As norms and governance for cyberspace have grown more problematic, the forums at which they are discussed have multiplied. Besides their recurrent discussion among the United Nations Government Group of Experts (GGE) on Information and Telecommunications, and at the Internet Governance Forum (IGF), these matters are now subjects for meetings both on international security and regulation of international communications. Recent venues have included the Organization for Security and Co-operation in Europe (OSCE), the Asian Regional Forum (ARF), the Munich Security Conference, the UN Institute for Disarmament Research (UNIDIR), the East West Institute’s Cyber security Summit and the World Conference on International Telecommunications (WCIT). These meetings have highlighted significant differences among states, with regard to the (a) the role of states in Internet governance; (b) tradeoffs between unfettered flows of communications, i.e., Internet Freedom, and national security; and (c) military operations, especially offensive actions, in cyberspace. The differences have prevented liberal, democratic states, on one side, and more authoritarian states, e.g., Russia and China, on the other side, from reaching agreements on the appropriate norms and model of governance for cyberspace. The meetings will nevertheless continue because (a) growing instability in cyberspace can undermine its contributions to global economic and social development; (b) the contributions are too vital for states to ignore this threat and (c) states consider these meetings opportunities to publicize, defend, gain support and bargain for their respective positions.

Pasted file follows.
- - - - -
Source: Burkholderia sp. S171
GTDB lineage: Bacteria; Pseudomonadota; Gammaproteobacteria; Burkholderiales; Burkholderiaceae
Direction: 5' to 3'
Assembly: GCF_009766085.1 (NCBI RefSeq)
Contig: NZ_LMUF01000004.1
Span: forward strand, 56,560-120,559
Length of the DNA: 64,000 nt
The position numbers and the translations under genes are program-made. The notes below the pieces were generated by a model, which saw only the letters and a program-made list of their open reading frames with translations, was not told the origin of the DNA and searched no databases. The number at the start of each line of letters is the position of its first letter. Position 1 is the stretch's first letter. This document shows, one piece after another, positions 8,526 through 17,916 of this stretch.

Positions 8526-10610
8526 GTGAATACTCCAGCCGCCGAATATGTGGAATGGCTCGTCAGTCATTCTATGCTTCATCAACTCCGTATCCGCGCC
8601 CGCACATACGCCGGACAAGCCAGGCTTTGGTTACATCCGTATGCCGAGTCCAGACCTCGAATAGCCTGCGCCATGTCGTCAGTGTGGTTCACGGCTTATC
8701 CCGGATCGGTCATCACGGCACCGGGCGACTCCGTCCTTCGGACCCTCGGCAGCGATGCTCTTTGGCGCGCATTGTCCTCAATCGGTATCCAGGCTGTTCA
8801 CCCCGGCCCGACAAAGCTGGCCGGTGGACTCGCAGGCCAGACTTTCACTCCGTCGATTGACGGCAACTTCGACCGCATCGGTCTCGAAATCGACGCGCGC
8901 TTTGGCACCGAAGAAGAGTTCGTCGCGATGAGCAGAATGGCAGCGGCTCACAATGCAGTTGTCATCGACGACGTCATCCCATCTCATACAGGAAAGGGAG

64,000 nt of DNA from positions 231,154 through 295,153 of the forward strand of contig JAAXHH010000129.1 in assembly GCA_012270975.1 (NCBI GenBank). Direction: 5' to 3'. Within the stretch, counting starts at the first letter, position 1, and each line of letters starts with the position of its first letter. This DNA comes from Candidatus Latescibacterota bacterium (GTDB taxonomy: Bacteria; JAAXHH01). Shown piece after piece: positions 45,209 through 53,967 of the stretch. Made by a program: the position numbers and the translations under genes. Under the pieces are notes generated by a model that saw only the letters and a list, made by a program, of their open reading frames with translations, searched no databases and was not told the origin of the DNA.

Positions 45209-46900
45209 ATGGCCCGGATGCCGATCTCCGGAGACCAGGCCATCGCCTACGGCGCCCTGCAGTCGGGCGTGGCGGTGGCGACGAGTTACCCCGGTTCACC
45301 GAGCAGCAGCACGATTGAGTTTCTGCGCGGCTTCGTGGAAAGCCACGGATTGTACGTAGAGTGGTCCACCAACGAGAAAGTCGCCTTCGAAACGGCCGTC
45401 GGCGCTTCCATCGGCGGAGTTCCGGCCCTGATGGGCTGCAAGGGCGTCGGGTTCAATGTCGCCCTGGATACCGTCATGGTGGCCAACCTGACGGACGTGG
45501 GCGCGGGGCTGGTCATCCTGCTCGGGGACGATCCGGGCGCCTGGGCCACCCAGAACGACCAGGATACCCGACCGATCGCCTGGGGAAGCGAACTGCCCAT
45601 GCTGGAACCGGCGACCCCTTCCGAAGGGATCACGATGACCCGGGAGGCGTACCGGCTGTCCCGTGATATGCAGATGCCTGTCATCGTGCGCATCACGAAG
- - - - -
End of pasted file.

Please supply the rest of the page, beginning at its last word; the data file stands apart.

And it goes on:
The Budapest cyberspace conference, October, 2012, provides a case of how these various concerns and contentions combined in a concrete event. It was the second intergovernmental conference stemming from UK Foreign Minister William Hague’s proposal at the Munich Security conference in 2011, for an international meeting to discuss “rules of the road” in cyberspace. However the first one in London, November, 2011, focused heavily on Internet Freedom issues, in response to the proposal for international cyber norms, which Russia and China had tabled two months earlier at the UN. That proposal, the “Code of Conduct,” calls for greater state centric governance of the Internet and states’ regulation of cyberspace within their territories, based on the principle of national sovereignty.
The Budapest conference’s agenda was broader and closer to Hague’s original vision. In addition to norms for cyber behavior, governance and Internet freedom, the discussions covered building capacity for cyber security, the respective roles of state and private sector in providing cyber security, the roles for regional organizations, and international cooperation in cyber crime investigations and prosecution. The attendance at this by-invitation-only event was in line with the liberal democracies’ multi-stakeholder model of governance for the Internet. The delegations represented about sixty nation states, including liberal democracies, authoritarian states and traditionally non-aligned ones; twenty intergovernmental organizations (IGOs), e.g., OSCE, European Commission, NATO; ICT vendors and carriers, e.g., Microsoft, Google, BT, AT&T, KDDI; human rights and other concerned civil society organizations, e.g., International Red Cross; Internet administrators, e.g., ICANN, the Internet Society; and academic institutions. However many Internet users were underrepresented, as some speakers noted by expressing the hope that more Asians and Africans would attend the next meeting, scheduled for Seoul in late 2013. The Chinese delegates seized upon the same point to dispel any claims of legitimacy the meeting might have and reminded other conferees at every opportunity that “China has more Internet users than any other country.”